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Governor Northam announces new international partnerships for Virginia distilleries

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BERLIN—On June 19th, during a trade and marketing mission to Europe, Governor Ralph Northam announced new distribution partnerships for two Virginia craft distilleries, Catoctin Creek Distilling Company and Reservoir Distillery. The Office of International Marketing at the Virginia Department of Agriculture and Consumer Services (VDACS) supported Virginia company participation at a major international trade event for the bar and spirits industry where the two Virginia producers met their new distribution partners.

“Virginia distilleries provide a growing market for our Commonwealth’s agricultural products, and we are proud to support companies like Catoctin Creek and Reservoir as they pursue export opportunities and forge important relationships around the world,” said Governor Northam. “Foreign trade and investment are key to strengthening and diversifying our economy, and these two international partnerships are a perfect example Virginia’s commitment to helping businesses of all sizes explore new sales channels and compete both at home and abroad.”

“VDACS international marketing resources both in Virginia and in representative offices around the world are designed to introduce Virginia beverage, food, agriculture, and forestry companies to profitable sales opportunities. We are so pleased to see successes like this resulting from those efforts,” said Secretary of Agriculture and Forestry Bettina Ring. “Catoctin Creek and Reservoir, and many of the more than 70 distilleries around the Commonwealth, source grains such as corn, rye, and wheat from local producers, making these new sales opportunities successes not only for the spirits industry but also for all of Virginia agriculture. Some of their barrels are also made with Virginia oak.”

Founded by Becky and Scott Harris in 2009, Catoctin Creek was the first legal distillery in Loudoun County since before Prohibition. Catoctin Creek’s flagship product, Roundstone Rye, is a rye whiskey replicating traditional production methods and has been awarded gold medals across the globe. Catoctin Creek was first introduced to Hanseathische Weinhandelsgesellschaft Bremen (Hawe) at Bar Convent Berlin, where it participated in the “Virginia Is for Spirits Lovers”-themed booth hosted by VDACS. The VDACS European representative office identified Hawe as a potential German partner for Virginia distilleries and made the initial introduction to Catoctin Creek.

“We’d visited Germany a few times looking for the right partner in the market,” said Scott Harris, co-founder of Catoctin Creek. “The Virginia booth at Bar Convent and the effort made by the VDACS trade representative to bring prospective buyers to see us there gave us the visibility we’ve needed. We’re so excited for this opportunity with such a reputable importer of premium spirits.”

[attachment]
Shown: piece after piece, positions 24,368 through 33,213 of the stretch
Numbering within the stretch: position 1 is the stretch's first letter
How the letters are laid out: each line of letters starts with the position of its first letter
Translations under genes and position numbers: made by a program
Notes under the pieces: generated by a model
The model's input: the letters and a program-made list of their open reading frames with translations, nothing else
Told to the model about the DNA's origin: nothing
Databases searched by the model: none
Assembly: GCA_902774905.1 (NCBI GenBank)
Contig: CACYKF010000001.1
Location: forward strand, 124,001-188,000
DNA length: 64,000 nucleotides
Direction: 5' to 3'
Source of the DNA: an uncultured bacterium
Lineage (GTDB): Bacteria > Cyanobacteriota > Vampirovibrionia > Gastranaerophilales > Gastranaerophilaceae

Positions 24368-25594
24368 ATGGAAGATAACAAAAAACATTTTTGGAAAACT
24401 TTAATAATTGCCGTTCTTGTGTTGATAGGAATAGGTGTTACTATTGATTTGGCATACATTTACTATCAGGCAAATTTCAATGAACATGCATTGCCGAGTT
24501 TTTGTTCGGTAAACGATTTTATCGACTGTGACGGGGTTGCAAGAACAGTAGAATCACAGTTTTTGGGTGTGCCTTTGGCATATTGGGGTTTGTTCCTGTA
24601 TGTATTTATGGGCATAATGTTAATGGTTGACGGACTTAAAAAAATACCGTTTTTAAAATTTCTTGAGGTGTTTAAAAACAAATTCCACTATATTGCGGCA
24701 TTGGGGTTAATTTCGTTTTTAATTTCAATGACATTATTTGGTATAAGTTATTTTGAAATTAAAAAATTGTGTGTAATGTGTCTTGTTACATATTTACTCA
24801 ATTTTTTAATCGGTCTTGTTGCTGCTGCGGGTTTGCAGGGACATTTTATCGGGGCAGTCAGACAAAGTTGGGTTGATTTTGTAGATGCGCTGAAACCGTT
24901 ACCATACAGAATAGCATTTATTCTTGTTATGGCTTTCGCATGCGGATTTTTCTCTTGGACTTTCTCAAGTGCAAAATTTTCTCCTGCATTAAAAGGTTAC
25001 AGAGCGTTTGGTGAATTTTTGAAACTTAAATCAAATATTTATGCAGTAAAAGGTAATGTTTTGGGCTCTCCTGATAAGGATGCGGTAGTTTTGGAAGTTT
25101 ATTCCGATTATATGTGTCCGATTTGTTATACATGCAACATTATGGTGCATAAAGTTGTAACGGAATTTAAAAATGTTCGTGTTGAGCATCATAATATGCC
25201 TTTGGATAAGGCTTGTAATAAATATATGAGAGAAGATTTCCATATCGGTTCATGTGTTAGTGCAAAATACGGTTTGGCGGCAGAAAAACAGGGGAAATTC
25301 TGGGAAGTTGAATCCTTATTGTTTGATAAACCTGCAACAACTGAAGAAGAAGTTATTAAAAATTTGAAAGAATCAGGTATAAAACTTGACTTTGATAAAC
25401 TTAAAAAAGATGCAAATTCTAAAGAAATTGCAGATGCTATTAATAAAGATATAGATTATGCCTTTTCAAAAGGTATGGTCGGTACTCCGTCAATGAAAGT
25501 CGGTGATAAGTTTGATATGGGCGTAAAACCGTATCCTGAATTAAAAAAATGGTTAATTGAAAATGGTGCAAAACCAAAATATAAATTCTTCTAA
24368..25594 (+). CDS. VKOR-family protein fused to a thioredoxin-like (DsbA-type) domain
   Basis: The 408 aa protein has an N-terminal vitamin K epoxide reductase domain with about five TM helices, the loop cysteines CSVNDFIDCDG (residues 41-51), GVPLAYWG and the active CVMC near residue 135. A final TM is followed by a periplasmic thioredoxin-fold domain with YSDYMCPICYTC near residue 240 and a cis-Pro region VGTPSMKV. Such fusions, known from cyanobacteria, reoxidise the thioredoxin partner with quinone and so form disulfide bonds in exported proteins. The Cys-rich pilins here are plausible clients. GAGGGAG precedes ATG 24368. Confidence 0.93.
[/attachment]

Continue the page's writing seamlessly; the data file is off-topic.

Based in Richmond, Reservoir Distillery crafts its award-winning whiskeys with Virginia grains. Its flagship wheat, rye, and bourbon whiskeys are 100 percent single-grain and bottled at 100 proof. Reservoir Distillery also met its new distribution partner in Germany, Hanseatische Weinhandelsgesellschaft mbH & Co. KG, at Bar Convent Berlin.

“We have taken advantage of every opportunity VDACS has offered to expose us to international buyers and markets and are thankful Virginia has such valuable resources to assist small companies like ours with our export efforts,” said Dave Cuttino, co-founder and general manager of Reservoir. “We are excited to continue growing our brand in Europe.”

In 2018, Virginia exported $1.5 million in spirits to foreign markets, an increase of more than 13 percent over 2017. The Distilled Spirits Council of the United States reports that distilled spirits exports grew more than 14 percent from 2014 to 2018.

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Virginia reclaims “Top State for Business” title in CNBC ranking

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RICHMOND—Governor Ralph Northam today announced that CNBC has named Virginia America’s “Top State for Business” in 2019. CNBC unveiled Virginia as the top state for business this morning during a live broadcast from Shenandoah River State Park, and Governor Northam was on location to discuss the announcement. The top ranking is determined by CNBC following an extensive study of all 50 states based on 64 metrics in 10 categories of competitiveness. Virginia is tied with Texas for most years named top state for business by CNBC, with wins in 2007, 2009, 2011, and now 2019.

“I am proud to bring the title of America’s top state for business back to Virginia,” said Governor Northam. “One of my primary goals has been to make Virginia the number one place to do business, and to do it in a way that benefits all Virginians and every region of the Commonwealth. This recognition underscores our work to build an inclusive and diversified economy, invest in our workforce, and create quality jobs—and is proof that companies of many different sizes and industries can find a home in Virginia.”

Since Governor Northam took office in January 2018, the Commonwealth has secured more than $18.5 billion in statewide capital investment and created 50,000 new jobs. Governor Northam has announced $2.5 billion in new capital investment in Virginia’s distressed communities, including significant projects with Volvo and Microsoft. Virginia has attracted major investments from leading companies like Amazon, Facebook, and Micron, and many other prominent businesses are choosing to deepen their roots in the Commonwealth.

In its 2019 ranking, CNBC highlights Virginia’s highly educated workforce, strong economic growth, and stable business climate. The study also gives Virginia top scores for education, access to capital, and technology and innovation.

CNBC debuted its Top States for Business ranking in 2007. Information about the methodology used by CNBC to determine America’s Top States for Business in 2019 is available here.

Read more about Virginia’s business ranking here. Watch Governor Northam discuss how Virginia reclaimed the title of Top State for Business in this video.